By J. Moatti
Significant adjustments within the nature and dynamics of the AIDS epidemic during the last few years are mirrored in altering epidemiological traits in addition to within the growth made in biomedical examine and therapy. AIDS in Europe brings jointly papers from prime social technological know-how researchers to examine the possibilities and demanding situations those alterations deliver and the several ways that they're being spoke back to in either western and jap Europe. Papers are organised less than 3 headings: *new demanding situations for HIV prevention *care of individuals residing with HIV/AIDS in a brand new healing context *AIDS public rules: from specialisation to normalisation AIDS in Europe offers a complete evaluation of present social and behavioural examine on HIV and AIDS for all overall healthiness pros.
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Extra info for AIDS in Europe: New Challenges for the Social Sciences (Social Aspects of Aids Series)
Naomi Bond, mother of Grace, aged 6) Underpinning this imperative to conceal the diagnosis was a strong sense of their own shame about being infected, guilt at infecting their child and a fear that others would blame them if they knew. This sense of shame was felt most acutely—though not exclusively—in relation to the parents’ own family members. Concealing the diagnosis and keeping it secret enabled parents to escape the censure of their extended family and to be accepted as ‘normal’ and ‘respectable’.
Infection. Open-ended, loosely structured interviews were carried out with the parents or guardians of twenty-two HIV-infected children who were patients at the clinic (73 per cent of those eligible for inclusion in the study). Topics discussed included day-to-day coping; relationships within the family and household; relationships with schools, friends and community; managing symptoms and promoting health; medicines and treatments; and concerns for the future. Where the mother or grandmother was looking after the child, interviews were generally carried out with her.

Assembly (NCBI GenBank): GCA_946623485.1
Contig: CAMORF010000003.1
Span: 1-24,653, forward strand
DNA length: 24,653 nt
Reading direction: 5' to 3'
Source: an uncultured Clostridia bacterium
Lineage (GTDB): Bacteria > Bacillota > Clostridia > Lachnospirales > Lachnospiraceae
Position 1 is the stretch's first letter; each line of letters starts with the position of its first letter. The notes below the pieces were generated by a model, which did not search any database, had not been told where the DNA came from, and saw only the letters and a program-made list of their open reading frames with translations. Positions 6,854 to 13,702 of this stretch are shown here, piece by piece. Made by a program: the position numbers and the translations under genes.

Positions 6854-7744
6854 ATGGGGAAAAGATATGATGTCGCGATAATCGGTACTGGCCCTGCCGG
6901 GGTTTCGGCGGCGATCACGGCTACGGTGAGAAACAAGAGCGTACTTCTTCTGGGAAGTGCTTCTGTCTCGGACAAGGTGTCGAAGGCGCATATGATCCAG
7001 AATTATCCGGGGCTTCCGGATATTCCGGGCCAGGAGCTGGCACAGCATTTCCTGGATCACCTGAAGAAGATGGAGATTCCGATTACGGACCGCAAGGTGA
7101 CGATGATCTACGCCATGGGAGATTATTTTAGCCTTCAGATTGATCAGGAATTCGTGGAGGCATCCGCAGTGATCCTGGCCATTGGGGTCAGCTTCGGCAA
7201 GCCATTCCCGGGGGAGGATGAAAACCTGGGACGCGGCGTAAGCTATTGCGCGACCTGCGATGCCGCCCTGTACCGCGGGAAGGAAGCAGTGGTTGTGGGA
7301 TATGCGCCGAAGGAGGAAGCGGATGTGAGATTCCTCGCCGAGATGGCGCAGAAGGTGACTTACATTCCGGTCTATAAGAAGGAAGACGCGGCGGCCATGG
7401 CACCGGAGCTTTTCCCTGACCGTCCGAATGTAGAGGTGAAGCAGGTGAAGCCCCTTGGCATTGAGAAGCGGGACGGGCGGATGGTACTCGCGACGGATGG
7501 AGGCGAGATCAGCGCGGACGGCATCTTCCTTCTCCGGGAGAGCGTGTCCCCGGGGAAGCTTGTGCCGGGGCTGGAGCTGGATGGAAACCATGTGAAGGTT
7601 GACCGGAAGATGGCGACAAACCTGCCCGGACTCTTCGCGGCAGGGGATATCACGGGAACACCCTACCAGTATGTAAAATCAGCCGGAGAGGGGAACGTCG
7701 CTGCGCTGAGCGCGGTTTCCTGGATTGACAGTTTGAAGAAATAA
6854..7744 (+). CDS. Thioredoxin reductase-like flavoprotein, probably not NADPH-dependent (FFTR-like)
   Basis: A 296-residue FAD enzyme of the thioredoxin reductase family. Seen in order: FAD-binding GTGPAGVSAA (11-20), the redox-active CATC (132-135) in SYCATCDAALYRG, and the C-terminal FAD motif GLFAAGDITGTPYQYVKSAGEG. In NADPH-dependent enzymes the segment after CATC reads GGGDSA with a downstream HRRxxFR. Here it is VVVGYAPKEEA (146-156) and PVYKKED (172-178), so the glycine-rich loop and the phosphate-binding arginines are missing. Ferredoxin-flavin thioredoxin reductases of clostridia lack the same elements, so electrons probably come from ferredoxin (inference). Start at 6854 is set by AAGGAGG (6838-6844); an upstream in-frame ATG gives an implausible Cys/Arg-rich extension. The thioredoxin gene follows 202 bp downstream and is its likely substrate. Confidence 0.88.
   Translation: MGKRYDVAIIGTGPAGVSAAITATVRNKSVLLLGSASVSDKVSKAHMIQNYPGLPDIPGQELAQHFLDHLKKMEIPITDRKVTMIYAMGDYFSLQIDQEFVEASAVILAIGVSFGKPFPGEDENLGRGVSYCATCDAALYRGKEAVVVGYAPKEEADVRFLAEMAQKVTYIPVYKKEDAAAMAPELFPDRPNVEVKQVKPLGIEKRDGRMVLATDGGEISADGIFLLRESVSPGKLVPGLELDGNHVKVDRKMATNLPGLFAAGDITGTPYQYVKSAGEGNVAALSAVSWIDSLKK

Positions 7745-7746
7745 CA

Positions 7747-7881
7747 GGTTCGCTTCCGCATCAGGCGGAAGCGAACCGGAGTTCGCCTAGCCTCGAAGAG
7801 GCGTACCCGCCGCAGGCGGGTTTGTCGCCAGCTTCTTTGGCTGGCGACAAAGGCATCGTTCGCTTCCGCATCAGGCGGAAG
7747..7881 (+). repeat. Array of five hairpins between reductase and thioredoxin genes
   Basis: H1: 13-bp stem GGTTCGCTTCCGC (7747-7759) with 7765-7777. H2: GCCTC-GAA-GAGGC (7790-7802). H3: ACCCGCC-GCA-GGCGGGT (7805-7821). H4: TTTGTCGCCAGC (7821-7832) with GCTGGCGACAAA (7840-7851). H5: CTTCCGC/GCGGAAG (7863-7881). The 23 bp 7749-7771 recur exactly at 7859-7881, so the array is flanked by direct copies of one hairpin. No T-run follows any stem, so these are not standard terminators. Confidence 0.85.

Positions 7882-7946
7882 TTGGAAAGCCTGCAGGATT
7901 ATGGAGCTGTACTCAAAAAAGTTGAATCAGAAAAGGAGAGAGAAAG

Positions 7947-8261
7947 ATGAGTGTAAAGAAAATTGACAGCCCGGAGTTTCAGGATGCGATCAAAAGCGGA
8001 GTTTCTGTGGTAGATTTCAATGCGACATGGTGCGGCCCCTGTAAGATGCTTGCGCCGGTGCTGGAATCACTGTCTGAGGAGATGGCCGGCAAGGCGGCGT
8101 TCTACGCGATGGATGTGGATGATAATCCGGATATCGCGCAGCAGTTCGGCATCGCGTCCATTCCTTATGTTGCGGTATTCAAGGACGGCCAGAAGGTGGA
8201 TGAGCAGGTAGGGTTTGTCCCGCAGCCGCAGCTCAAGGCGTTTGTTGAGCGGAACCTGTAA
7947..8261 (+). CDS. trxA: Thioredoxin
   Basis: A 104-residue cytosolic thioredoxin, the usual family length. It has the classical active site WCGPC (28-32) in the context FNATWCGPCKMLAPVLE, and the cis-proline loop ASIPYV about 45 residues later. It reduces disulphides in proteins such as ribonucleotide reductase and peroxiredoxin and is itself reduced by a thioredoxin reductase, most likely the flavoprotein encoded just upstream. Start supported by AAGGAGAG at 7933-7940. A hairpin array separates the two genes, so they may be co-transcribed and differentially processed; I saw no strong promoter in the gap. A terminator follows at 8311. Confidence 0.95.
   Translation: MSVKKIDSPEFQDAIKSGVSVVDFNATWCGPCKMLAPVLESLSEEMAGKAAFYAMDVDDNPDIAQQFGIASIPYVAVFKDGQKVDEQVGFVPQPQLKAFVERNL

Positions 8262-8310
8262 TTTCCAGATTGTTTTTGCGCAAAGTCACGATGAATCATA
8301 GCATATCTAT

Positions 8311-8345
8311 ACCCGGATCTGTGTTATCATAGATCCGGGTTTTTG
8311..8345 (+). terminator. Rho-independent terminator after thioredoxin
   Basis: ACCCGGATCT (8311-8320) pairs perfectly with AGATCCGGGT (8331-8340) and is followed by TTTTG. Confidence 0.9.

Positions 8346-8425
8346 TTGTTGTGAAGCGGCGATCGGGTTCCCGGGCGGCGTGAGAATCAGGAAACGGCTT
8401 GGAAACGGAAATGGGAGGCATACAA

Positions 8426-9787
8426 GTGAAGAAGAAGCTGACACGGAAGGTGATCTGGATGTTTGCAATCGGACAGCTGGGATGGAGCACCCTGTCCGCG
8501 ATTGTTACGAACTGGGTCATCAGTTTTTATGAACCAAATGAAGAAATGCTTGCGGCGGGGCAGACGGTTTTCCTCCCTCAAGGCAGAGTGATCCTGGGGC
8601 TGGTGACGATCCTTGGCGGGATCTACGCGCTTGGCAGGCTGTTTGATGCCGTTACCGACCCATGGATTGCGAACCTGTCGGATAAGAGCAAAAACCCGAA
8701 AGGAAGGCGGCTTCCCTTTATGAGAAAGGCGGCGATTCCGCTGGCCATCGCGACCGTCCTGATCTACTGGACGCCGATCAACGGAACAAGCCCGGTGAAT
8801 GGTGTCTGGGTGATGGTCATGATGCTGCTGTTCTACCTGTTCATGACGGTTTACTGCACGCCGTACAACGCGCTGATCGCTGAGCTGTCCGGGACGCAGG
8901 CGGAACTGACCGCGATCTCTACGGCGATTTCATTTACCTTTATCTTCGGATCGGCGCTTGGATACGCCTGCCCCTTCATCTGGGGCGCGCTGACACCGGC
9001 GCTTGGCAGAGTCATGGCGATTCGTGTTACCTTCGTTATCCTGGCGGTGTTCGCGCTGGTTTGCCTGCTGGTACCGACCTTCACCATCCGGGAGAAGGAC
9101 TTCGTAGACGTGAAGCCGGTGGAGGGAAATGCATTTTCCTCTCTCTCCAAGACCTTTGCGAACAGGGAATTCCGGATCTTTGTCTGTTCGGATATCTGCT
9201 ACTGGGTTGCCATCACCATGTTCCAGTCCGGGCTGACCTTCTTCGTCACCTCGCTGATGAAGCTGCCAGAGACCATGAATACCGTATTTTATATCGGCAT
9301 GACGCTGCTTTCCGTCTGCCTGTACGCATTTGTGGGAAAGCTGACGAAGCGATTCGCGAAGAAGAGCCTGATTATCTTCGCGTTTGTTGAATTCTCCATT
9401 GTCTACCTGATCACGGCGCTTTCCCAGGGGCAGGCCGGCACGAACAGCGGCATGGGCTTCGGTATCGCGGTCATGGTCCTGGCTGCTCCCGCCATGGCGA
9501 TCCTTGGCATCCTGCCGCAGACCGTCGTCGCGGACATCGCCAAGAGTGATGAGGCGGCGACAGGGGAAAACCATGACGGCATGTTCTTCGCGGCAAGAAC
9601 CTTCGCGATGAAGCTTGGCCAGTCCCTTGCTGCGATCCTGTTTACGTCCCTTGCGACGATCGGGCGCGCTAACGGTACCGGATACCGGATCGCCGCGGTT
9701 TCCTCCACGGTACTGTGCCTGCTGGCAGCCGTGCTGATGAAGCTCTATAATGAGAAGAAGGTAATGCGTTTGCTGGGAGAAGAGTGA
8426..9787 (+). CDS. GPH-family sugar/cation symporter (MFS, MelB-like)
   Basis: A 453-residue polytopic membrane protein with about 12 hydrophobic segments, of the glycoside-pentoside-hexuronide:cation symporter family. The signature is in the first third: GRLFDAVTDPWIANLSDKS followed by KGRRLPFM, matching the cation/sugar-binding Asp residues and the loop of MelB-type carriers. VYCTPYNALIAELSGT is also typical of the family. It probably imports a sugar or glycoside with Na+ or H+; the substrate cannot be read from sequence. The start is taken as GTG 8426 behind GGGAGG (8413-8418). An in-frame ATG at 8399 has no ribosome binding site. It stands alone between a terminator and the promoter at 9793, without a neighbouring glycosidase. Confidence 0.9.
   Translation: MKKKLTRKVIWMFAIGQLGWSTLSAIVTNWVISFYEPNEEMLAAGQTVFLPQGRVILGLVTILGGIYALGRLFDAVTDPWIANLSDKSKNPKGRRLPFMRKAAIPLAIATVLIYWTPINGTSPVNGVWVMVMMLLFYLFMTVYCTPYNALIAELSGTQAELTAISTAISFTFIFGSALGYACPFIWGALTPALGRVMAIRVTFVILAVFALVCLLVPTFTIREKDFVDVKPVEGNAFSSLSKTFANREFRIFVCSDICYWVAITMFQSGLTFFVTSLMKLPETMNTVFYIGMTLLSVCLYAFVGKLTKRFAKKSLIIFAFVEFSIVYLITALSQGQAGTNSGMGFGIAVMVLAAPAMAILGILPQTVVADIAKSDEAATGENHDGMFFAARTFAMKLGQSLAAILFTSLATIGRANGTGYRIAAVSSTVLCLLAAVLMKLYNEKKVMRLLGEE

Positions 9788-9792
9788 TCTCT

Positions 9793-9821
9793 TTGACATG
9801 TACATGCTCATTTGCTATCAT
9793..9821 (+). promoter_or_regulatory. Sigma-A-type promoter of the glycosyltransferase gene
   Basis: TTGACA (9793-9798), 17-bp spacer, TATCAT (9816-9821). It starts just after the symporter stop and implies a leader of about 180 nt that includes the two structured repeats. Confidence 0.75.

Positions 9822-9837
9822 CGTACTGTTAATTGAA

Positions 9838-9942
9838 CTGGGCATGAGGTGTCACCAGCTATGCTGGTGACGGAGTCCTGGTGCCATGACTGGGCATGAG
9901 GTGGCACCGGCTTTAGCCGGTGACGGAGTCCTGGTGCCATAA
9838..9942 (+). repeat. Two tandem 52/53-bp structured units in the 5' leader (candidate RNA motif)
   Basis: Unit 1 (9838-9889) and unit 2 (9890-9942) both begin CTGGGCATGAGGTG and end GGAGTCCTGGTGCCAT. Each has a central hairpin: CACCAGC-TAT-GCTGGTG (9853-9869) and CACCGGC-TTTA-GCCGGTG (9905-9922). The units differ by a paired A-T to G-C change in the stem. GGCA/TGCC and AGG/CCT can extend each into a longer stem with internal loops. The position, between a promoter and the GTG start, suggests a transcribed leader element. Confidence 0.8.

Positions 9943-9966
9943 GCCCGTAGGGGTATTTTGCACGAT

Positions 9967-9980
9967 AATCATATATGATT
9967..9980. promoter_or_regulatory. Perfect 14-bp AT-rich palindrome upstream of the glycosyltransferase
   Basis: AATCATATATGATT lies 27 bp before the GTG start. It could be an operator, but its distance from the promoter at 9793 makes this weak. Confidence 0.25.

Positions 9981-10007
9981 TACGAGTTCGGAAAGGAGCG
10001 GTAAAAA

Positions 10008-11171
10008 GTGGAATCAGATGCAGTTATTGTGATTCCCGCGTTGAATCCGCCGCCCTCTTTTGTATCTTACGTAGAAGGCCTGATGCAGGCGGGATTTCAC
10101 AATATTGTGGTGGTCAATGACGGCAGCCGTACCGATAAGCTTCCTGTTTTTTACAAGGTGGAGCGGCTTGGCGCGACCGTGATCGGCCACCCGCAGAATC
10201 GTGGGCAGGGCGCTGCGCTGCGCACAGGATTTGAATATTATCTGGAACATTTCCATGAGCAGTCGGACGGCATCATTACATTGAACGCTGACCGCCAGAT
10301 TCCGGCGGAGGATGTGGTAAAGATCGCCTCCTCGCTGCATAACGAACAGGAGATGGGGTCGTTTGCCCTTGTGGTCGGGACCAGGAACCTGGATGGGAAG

Also of concern was sexuality, experiences of ‘therapy’ and information management in relation to seropositivity as a quality of the self that needs to be kept ‘secret’. These experiences and responses were analysed in relation to time since learning of an HIV/AIDS diagnosis, health status (symptomatic or asymptomatic), socio-demographic characteristics (age, family, educational level, profession) and possible cause of infection. Fieldwork Data were collected between February and July 1995 by means of semistructured interviews.